Estonia lukewarm on trade group idea

  • 2002-03-21
  • Kairi Kurm

The Heritage Foundation, a U.S. think tank, is lobbying President George W. Bush to establish a global free trade association, a voluntary free-trade association of 11 nations that would include Estonia.

The idea was first proposed in 2001 following the release of the "Index of Economic Freedom," a Heritage Foundation and The Wall Street Journal publication. In it, Estonia, the United States, Ireland, the Netherlands and Luxembourg tied for fourth place behind Hong Kong, Singapore and New Zealand among 156 world economies.

Estonia scored well on factors such as loosened restrictions on banks, limited trade barriers, openness to foreign investment and few price controls.

Latvia scored low because of corruption and a slow rate of privatization. Lithuania also was left off the list mostly because of delays in privatization.

A free trade association would not compete with the World Trade Organization or regional trade agreements like the North American Free Trade Agreement but would be an alternative at a time when the advance of global free trade has stalled, according to the Heritage Foundation.

To become members, countries would only need a firm commitment to protecting basic economic freedoms in trade policy, capital investment, property rights and regulation.

Eleven countries would qualify, including Chile, the Czech Republic, Denmark, Estonia, Hong Kong, Ireland, Luxembourg, New Zealand, Singapore, the United Kingdom. and the United States.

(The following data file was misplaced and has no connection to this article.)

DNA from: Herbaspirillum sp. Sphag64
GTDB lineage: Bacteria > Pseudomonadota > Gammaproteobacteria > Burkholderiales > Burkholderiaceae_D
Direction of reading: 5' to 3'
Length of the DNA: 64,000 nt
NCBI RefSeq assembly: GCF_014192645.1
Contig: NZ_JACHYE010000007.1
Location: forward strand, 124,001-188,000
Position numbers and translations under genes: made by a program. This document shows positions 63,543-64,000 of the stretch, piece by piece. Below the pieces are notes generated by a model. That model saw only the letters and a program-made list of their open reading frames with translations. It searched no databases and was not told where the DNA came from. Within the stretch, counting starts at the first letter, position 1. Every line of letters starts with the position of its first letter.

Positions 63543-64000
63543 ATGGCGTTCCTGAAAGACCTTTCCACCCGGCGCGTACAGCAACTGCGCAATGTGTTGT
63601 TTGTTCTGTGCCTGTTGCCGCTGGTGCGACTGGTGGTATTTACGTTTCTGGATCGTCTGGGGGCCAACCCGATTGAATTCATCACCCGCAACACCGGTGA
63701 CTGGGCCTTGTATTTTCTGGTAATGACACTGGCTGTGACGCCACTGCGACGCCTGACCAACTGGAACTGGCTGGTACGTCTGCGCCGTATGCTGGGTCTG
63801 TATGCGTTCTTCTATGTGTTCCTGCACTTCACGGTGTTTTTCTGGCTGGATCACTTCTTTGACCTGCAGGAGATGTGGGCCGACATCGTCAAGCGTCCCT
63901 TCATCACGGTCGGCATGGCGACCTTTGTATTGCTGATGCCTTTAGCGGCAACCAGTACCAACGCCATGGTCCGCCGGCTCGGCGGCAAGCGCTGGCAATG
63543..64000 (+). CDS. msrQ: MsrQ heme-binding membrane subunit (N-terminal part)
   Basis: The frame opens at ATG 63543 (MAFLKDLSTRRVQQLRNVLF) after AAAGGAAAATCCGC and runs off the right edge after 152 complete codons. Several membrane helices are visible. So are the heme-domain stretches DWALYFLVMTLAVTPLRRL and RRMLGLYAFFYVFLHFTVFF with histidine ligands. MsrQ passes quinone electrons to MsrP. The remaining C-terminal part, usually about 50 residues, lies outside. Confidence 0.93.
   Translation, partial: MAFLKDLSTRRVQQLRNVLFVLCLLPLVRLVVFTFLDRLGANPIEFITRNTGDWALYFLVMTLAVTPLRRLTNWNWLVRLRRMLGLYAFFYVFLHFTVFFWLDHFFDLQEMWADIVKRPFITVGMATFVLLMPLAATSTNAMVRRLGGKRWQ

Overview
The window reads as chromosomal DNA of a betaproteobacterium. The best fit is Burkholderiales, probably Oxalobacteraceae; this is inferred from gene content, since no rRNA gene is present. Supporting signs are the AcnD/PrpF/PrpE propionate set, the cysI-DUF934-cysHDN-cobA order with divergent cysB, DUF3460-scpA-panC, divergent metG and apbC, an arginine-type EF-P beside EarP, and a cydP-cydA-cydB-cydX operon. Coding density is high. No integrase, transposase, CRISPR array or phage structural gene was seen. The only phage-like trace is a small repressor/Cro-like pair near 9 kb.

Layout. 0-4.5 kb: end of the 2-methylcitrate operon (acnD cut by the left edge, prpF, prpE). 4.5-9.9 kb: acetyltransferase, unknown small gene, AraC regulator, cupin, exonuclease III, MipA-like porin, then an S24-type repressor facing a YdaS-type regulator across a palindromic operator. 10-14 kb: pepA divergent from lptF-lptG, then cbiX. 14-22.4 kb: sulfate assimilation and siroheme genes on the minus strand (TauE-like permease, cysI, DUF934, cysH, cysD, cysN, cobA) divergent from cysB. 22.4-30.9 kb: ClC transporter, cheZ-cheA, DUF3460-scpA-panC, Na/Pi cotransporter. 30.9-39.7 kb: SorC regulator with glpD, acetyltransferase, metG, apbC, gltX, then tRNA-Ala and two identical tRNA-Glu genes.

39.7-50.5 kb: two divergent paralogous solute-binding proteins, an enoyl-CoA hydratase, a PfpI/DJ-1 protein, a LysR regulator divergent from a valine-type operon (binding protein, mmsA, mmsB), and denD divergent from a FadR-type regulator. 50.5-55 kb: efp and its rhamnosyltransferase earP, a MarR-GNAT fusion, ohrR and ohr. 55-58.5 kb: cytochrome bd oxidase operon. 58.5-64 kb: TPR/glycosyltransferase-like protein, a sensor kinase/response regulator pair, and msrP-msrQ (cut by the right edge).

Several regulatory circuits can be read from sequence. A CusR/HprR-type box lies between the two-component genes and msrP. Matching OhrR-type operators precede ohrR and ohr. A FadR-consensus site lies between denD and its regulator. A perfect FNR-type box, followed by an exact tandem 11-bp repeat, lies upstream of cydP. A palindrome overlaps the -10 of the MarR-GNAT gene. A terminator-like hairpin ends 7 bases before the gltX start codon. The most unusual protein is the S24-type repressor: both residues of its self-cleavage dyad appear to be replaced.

Another 26 countries need only modest reductions in regulatory burdens they place on businesses.

The 11 potential candidates account for nearly one-third of the world's gross domestic product.

For Gerald P. O'Driscoll Jr., director of the Heritage Foundation's Center for International Trade and Economics, the prospect of gaining full access to such a massive market should be enough to tempt other countries to loosen regulatory reins in their own economies.

"For nations that want to avoid being swallowed whole by the European Union, the logical alternative is (this association)," he said, referring to smaller countries like Denmark, Estonia and Ireland. "They will be forced to accept intrusive EU regulation, which undoes much of the good that they have accomplished by liberalizing their economies."

Lea Kroonmann, head of the state funded Estonian Trade Promotion Agency, said that the EU market covers the needs of Estonian exporters and there was no need to join any other associations. "Estonia is a very small country," she said. "The EU market alone would be enough for us.

"Very few companies are looking for export opportunities in Asia or the United States."

Tambet Made, chairman of the Estonian Trade Council, agrees. "There are no limitations for trading with these potential members at present," said Made. "It will become advantageous for Estonia only if its biggest trading partners, like Russia for example, join.

Other officials said inclusion in the GFTA was an honor, but that the EU and the WTO were the highest priorities for the country.